Drones are becoming more and more popular. We look at how they can be used within the snowsports industry.
Last month Iain from Skipedia presented at LISTEX about some of the new technologies available and looked at their applications. This is a reprise of that presentation, covering some the key points.
Sales continue to increase
Within the UK sales of drones continue to increase significantly. Christmas 2015 saw a 24% rise in drone sales and a similar increase is expected this year with new products hitting the market regularly.
Amazon testing commercial use
The most famous news story about drones to date is that Amazon have started running tests to explore the viability of drones carrying deliveries in the UK.
The Daily Telegraph recently ran a story on the (relatively) ‘secret’ testing taking place right now in Suffolk.
While there is the suspicion that Amazon are more interested in the PR from this story, than its actual application, the company claim that drones could be used to carry deliveries weighing five pounds or less – a range that covers 90% of Amazon’s sales.
Safety a key issue
Other news stories relating to drones you may have come across typically relate to safety and the potential dangers of drone use.
There have been several stories about near misses with planes, and fears of use by terrorists remain a concern.
These concerns have already led to various developments to protect institutions against drones, including this prototype ‘drone catcher’:
Under UK law, drones are currently classified as ‘unmanned aircraft’.
This means that for non-commercial use you are restricted to areas at least 150m from ‘congested areas’ and at least 50m from ‘a person, vessel, vehicle or structure’. It has to be kept within sight at all times and cannot be flown above 400ft in altitude or further than 500m from you.
This applies to drones that weight under 20kg (which includes most of them).
For commercial use (i.e. you’re ‘receiving payment’) you must have permission from the CAA. This requires that you show you are ‘sufficiently competent’. This vague term does not require you to obtain a licence, but this is recommended.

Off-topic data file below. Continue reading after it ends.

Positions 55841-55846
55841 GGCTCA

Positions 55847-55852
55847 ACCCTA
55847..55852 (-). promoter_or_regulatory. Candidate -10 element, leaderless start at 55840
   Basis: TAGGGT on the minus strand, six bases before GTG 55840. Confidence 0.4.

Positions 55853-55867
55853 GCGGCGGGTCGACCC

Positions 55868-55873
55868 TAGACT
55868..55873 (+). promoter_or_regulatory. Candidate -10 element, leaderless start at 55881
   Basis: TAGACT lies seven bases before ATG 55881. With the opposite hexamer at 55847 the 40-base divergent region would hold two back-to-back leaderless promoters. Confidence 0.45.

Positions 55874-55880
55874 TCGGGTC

But there’s no denying drones are very exciting…
For all the concerns, there are some very exciting products out there, with new products being brought onto the market every month.
This mini-drone is small enough to fit in your hand and looks like great fun:
Lily is our favourite
Our favourite of the options on the market right now is the Lily.
Although production has been delayed and the launch is running well behind schedule, we are hanging in there, as if it works anything like their promotional video it should be well worth it:
And GoPro – the leader in the action camera market – have recently brought their own heavily delayed drone into play in the last month:
Even if they have their limitations
Drone technology is still nascent and while the specs are improving the whole time, probably the single biggest limiter right now is battery life. Most drones can only stay in the air for 15-20 minutes, depending on use.
We’ve noted above the delays in bringing products to market and this is in part related to how quickly technology is moving forward.
A 2K camera that was top quality only a year ago now seems hopelessly out of date, with 4K the new standard.
Add to that improvements in Bluetooth and WiFi connectivity, as well as obstacle detection and the challenges to producers are evident.
Can you use drones in ski resorts?
The situation for the use of drones in ski resorts is different in the States from Europe. With a few exceptions, US ski areas have instituted broad private drone bans’
‘Don’t expect to bring your own drones to the mountain this season.’
Ski Magazine, March 2016
In Europe the issue is less clear. Many resorts (see Courchevel’s response below) will simply refer you on to the local authorities.
@skipedia To get all the info regarding use of drones, the best thing would be to contact firstname.lastname@example.org
— Courchevel Officiel (@courchevel) September 5, 2016
Drones may technically not be allowed, but they can often be seen in resort. One resident of the Tarentaise we spoke to confirmed that the local gendarmes had asked him about his drone, having seen it in his window, but were more concerned that he had insurance than anything else.
Certainly continued terrorist activity may well lead to a blanket ban in due course, but currently use is possible.
This is footage that we shot for Le Ski in Courchevel last year, after securing permission from the property owner:
Commercial Use of Drones in ski resorts
Some ski resorts have seen that opportunity that drones present in terms of bringing a new service to their guests.
So the trend looks to continue that personal use of drones in ski resorts will become more limited, while (in Europe) at least, it is still currently possible.
Other uses include filming race training and ski lessons for businesses in resort, as well as lift inspections and avalanche blasting by lift companies.
No doubt there will be more commercial applications in due course, but in the meantime if you want to do any filming yourself, you may need a licence or simply to get away from the crowds!